This Ariel Nomad was turned from gas into a high-voltage buggy
BorgWarner, a company engaged in electrification on various fronts, unveiled an interesting new electric demonstration vehicle, which happens to be a high-voltage buggy.
Meet the Ariel Nomad EV, an Ariel Nomad converted to all-electric drive in six months, using BorgWarner's:
- traction inverters
- a torque-vectoring rear drive unit
- an electric coolant pump
- vehicle and traction control software
- a DC/DC converter
- a high-voltage battery pack
The Ariel Nomad EV is equipped with two High-Voltage Hairpin (HVH) 250 electric motors and eGearDrive gear sets (each one independently controlling a rear wheel) and a 30 kWh battery pack (with 200 kW power output at a nominal system voltage of 350 V).
The company intends to use the Ariel Nomad EV platform as a testbed for next-generation parts and for demonstration purposes.
"The new test platform, created from the all-terrain Ariel Nomad, gives its engineering team and customers a comprehensive view of BorgWarner’s technologies as well as their performance."
"A benefit of the vehicle’s electrified powertrain is its improved steering response made possible through torque vectoring. This feature allows both forward motion and regenerative braking, delivering a dynamic and controllable driving experience. Another key technology is BorgWarner’s thermal-management system, which circulates coolant via an electric pump through the inverters and battery pack. The liquid-cooled, 350V 30kWh pack delivers peak power of 200kW.
Beyond the significant propulsion technologies that make up the vehicle, BorgWarner’s CAE group was able to build its demo vehicle in just six months. Part of the reason the Ariel Nomad was chosen as the base vehicle for this demonstration project was the ease of access to install and remove components due to the open-air design of the vehicle.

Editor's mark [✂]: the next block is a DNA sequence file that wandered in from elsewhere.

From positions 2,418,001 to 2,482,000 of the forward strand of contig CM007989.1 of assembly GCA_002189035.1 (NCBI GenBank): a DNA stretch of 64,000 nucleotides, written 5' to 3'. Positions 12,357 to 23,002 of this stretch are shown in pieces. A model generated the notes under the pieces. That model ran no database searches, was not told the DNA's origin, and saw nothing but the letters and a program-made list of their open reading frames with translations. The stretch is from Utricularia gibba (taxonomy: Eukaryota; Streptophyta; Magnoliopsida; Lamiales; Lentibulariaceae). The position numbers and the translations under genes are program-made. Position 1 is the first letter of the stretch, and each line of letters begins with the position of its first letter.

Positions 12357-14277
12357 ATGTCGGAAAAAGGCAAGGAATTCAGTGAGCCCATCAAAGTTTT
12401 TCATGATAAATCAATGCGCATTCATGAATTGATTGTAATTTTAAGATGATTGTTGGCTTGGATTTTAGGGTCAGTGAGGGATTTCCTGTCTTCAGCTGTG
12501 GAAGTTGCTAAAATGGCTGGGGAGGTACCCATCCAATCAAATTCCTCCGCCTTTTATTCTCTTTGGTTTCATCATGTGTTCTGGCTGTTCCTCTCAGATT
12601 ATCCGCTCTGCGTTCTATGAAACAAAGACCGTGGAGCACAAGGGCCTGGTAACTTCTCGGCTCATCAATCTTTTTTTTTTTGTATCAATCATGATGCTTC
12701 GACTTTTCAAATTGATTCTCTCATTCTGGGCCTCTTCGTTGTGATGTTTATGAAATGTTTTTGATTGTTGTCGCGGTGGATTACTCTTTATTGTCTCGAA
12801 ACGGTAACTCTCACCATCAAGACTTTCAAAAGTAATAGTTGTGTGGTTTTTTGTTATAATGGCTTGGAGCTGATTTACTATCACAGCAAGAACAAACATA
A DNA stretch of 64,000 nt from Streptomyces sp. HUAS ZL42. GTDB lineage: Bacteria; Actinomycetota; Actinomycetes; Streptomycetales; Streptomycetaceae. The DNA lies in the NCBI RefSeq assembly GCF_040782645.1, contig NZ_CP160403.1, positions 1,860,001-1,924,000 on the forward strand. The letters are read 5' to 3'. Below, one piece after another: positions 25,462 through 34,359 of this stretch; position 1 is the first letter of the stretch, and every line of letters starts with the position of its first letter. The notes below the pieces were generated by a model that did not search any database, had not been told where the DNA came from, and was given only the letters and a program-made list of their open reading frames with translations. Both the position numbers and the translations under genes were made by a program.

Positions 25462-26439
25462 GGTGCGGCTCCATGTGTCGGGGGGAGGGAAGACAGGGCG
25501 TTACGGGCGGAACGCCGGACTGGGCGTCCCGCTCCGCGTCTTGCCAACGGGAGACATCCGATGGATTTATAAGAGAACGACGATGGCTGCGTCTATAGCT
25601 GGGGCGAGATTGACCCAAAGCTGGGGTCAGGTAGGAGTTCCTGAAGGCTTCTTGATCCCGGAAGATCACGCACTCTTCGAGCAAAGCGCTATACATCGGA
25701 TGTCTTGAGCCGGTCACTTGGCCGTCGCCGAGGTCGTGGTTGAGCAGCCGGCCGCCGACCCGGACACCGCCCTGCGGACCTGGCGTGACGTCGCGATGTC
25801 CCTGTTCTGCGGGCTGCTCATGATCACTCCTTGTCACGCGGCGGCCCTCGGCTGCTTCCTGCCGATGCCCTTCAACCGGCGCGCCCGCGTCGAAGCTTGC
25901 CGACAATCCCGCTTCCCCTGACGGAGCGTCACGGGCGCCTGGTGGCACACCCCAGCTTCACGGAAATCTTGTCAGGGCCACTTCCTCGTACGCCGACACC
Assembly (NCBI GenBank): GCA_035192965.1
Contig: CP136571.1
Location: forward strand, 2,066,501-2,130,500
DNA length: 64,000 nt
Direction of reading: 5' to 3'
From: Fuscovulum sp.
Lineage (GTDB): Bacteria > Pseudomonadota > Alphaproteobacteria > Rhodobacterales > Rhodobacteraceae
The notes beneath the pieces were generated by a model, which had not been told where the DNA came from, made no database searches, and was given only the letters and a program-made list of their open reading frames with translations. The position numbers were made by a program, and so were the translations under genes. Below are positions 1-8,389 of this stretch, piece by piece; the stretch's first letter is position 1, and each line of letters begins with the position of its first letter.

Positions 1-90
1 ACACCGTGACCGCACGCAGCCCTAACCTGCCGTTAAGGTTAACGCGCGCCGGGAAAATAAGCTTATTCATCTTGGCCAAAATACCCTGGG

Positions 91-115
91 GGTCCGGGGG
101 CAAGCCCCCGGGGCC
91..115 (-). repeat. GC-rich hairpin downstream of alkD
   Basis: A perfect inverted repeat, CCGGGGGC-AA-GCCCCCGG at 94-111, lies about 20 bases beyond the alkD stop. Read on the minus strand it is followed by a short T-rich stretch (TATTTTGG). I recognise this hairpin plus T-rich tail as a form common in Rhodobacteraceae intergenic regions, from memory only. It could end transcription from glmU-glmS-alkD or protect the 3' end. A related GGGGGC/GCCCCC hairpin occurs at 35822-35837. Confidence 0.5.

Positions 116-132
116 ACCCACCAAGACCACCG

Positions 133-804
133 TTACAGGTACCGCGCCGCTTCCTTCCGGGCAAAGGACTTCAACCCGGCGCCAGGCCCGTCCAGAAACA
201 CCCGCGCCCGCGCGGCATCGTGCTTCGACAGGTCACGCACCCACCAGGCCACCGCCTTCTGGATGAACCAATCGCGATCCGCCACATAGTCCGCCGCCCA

The vehicle also is a proving ground for BorgWarner’s partner companies. Cascadia Motion, a BorgWarner-owned company, developed the rear-wheel-drive system featuring two separate BorgWarner High-voltage Hairpin (HVH) 250 electric motors and eGearDrive gear sets, each one independently controlling a rear wheel. This system, also featuring two of BorgWarner’s inverters, gives complete authority over the vehicle and enables more power and durability.
In addition, BorgWarner’s joint venture with Romeo Power, a leading-technology battery pack and module supplier, allows BorgWarner to power the demonstration vehicle with different configurations of battery power, and test and validate particular battery pack applications for specific vehicle goals or driving experiences. The joint venture’s battery modules and packs are expected to include intelligent battery management systems with proprietary algorithms for enhanced performance and cycle life, as well as proprietary thermal engineering for active and passive cooling."
We first heard about BorgWarner more than a decade ago when the company was supplying eGearDrive single-speed transmission for a variety of OEMs, including the first-generation Tesla Roadster.
Since then, BorgWarner significantly expanded its competencies through acquisitions:
in 2015 company acquired electric motor manufacturer Remy International,
in 2017 power electronics company Sevcon, known from both on-board chargers and EV inverters
in 2019 BorgWarner acquired Rinehart Motion Systems and AM Racing and merged them into a new wholly-owned company, Cascadia Motion LLC to develop electric and hybrid propulsion solutions for niche and emerging applications.
in 2019 started partnership with Romeo Power Technology in the area of “tighter and lighter” battery packs.